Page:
Victorville will have 50 special cameras that record license plates mounted throughout the city which officials say will aid police after a council decision Tuesday night.
The City Council voted 3-1, with Councilwoman Blanca Gomez voting no, to install the cameras known as Automated License Plate Readers, or ALPRs, at unidentified locations for a cost of roughly $612,000.
With the decision, 107 high-speed, computer-controlled cameras operated by the San Bernardino County Sheriff’s Department will run at various intersections and traffic signals, almost triple the number neighboring Hesperia has.
Law enforcement and city officials have praised the cameras as a one-time expense that helps improve public safety and solve crime without more deputies.
Privacy advocates, such as the nonprofit Electronic Frontier Foundation, however, have characterized the systems as a “powerful surveillance technology that can be used to invade the privacy of individuals as well as to violate the rights of entire communities.”
City says ALPRs have been effective
The council first began discussing the use of an ALPR system in 2019 when members approved the yearly budget and allocated $450,000 for “traffic technology improvements.”
In April 2020, 37 cameras were greenlit using those funds. More than four months later in August, another 20 ALPRs were approved in a contract with Vigilant Solutions.
With its most recent purchase, Victorville has spent roughly $1.3 million on the system, according to city spokesperson Sue Jones.
The cameras work by automatically scanning and capturing all license plates that come into view, along with information about where the vehicle was spotted and the data and time.
Data can also include photos of the driver and passengers, the EFF wrote an explanation of the technology.
That data is then compared to a “hot list” of license plates law enforcement is looking for that could include stolen vehicles, an outstanding warrant, or if the vehicle is believed to be linked to a crime.
If there’s a “hit” or “tag,” the agency — in this case, the sheriff’s department that contracts with Victorville for police services — will be alerted.
According to the city, the system has resulted in 920 hits that have led to 213 arrests in one year starting from August 2020. Most of the people arrested, or 87%, were for auto theft or possession of a stolen vehicle.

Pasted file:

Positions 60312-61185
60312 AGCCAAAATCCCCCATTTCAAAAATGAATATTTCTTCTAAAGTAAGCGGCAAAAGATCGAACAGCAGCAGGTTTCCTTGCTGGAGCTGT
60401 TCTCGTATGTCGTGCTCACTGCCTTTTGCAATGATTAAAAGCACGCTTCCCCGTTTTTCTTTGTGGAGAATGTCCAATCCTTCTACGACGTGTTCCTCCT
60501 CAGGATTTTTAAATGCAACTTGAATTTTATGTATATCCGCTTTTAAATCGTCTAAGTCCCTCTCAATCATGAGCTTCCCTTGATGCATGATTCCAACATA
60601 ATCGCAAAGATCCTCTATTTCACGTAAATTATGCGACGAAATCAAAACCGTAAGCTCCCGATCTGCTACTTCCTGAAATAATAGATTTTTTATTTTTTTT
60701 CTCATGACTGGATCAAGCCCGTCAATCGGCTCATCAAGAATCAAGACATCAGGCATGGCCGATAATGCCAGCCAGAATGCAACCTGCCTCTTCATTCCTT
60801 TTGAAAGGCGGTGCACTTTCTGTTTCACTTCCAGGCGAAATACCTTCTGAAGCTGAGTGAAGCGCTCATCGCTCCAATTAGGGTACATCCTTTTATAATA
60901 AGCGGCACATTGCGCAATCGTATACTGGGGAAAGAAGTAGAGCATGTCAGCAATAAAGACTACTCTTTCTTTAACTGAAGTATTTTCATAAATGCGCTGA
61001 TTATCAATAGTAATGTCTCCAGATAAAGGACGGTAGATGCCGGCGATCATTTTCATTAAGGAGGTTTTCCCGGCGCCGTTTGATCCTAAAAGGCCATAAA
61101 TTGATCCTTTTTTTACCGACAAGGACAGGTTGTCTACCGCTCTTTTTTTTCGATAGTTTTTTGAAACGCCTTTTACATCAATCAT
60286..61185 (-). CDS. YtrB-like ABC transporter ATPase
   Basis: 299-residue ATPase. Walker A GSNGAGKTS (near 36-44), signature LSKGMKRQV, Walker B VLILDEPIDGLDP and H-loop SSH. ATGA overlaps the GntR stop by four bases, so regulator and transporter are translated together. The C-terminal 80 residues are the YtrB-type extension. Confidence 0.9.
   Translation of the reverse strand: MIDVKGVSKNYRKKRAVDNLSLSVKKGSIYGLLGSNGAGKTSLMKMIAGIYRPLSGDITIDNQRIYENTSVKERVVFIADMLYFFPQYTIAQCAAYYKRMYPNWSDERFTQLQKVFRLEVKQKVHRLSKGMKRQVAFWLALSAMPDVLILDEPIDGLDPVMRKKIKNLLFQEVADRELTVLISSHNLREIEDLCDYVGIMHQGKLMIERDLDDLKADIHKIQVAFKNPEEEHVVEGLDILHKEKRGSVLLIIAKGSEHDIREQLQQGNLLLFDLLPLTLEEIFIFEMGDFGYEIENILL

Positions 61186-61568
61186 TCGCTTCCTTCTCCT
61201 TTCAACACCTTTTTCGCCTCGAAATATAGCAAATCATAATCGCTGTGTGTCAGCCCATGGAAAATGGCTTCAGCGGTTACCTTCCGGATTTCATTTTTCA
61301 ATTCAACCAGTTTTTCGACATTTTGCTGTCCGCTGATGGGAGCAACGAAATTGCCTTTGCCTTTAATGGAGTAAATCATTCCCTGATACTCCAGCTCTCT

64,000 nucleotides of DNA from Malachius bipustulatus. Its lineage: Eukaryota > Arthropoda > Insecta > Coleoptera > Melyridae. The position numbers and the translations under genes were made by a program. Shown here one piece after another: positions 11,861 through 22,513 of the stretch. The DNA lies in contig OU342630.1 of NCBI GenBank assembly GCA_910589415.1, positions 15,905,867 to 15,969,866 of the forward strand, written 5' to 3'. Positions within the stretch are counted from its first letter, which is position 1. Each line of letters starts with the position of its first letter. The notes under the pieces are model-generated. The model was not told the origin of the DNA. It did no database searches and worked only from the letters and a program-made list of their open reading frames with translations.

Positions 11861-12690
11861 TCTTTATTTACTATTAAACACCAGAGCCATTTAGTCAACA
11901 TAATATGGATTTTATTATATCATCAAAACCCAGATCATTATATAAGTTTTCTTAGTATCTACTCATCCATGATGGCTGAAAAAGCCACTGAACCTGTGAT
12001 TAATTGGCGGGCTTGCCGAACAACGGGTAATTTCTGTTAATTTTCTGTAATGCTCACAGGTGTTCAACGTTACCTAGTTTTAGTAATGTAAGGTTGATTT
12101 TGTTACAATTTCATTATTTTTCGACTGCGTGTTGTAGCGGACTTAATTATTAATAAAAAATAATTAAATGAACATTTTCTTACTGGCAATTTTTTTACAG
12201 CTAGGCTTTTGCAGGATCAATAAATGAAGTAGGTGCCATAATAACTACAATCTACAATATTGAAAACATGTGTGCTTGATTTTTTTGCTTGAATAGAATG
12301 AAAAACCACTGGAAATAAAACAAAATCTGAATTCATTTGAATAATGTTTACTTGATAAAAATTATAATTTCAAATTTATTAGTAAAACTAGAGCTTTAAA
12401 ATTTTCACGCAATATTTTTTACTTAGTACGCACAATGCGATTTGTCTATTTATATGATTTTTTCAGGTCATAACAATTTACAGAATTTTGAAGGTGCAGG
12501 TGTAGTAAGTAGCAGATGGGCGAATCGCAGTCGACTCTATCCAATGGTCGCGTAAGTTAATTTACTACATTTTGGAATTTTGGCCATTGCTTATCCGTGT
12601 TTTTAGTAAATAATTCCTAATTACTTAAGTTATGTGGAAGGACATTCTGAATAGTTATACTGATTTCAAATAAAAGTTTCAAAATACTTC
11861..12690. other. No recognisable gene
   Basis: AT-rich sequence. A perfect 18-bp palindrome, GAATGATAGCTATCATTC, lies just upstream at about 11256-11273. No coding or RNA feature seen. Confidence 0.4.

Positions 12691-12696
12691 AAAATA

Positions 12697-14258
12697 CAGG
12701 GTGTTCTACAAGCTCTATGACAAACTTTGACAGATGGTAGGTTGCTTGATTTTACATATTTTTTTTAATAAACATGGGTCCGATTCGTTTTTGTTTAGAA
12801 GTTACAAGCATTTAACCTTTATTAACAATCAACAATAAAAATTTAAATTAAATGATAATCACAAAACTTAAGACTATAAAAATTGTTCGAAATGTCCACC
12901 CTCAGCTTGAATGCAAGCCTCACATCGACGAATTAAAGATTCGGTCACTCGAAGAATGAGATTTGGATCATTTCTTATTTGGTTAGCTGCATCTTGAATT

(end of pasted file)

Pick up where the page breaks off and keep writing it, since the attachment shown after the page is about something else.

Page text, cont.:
On July 29, though, deputies detained two people who officials believe were linked to a burnt body found in a field earlier that month after cameras captured a vehicle connected to the crime.
“For many years, the citizens of Victorville have expressed their concerns about increasing crime in our City,” spokesperson Jones said. “ALPRs are a tool we are using to solve crime in Victorville, and they have been effective.”
Privacy concerns over camera system
Beryl Lipton, an investigative researcher at EFF, and her colleagues worry, however, about how the technology is used and the amount of information the cameras collect on drivers who aren’t suspected of crimes.
“Taken in the aggregate, ALPR data can paint an intimate portrait of a driver’s life and even chill First Amendment-protected activity. ALPR technology can be used to target drivers who visit sensitive places such as health centers, immigration clinics, gun shops, union halls, protests, or centers of religious worship,” the group has said.
Although she hasn’t studied Victorville specifically, Lipton said EFF’s data shows that the “vast majority of plates that are detected are not hits, compared to an actual list of cars that were involved in crimes.”
“Usually, that number is far less than 1% of the license plates that are actually read,” she said Wednesday. “So it sort of speaks to just the vast dragnet effect that ALPRs, in particular, have.”
Last month, the EFF and American Civil Liberties Union sued Marin County and its sheriff, Bob Doyle, alleging his agency shared “sensitive location information of millions of drivers with out-of-state and federal agencies, including Immigration and Customs Enforcement (ICE) and Customs and Border Protection (CBP)” in violation of a 2015 state law.
Victorville Mayor Pro Tem Leslie Irving referenced the lawsuit during Tuesday’s meeting when she asked whether the San Bernardino County Sheriff’s were sharing information with government agencies without notifying people.
Capt. John Wickum, head of the city’s sheriff’s station, said his department didn’t and only shared information with other law enforcement departments in the state.
According to the sheriff’s official ALPR policy, the camera data can only be shared with “law enforcement and prosecutorial agencies.”
Lipton said managing who sees the data could be difficult when using a third-party vendor like Vigilant Solutions who has clients across the country. She compared it to a Google Drive account and someone forgetting about what sharing permissions they have on.
“It’s hard to keep a lock on this sort of thing,” she said.
Daily Press reporter Martin Estacio may be reached at 760-955-5358 or [email protected] Follow him on Twitter @DP_mestacio.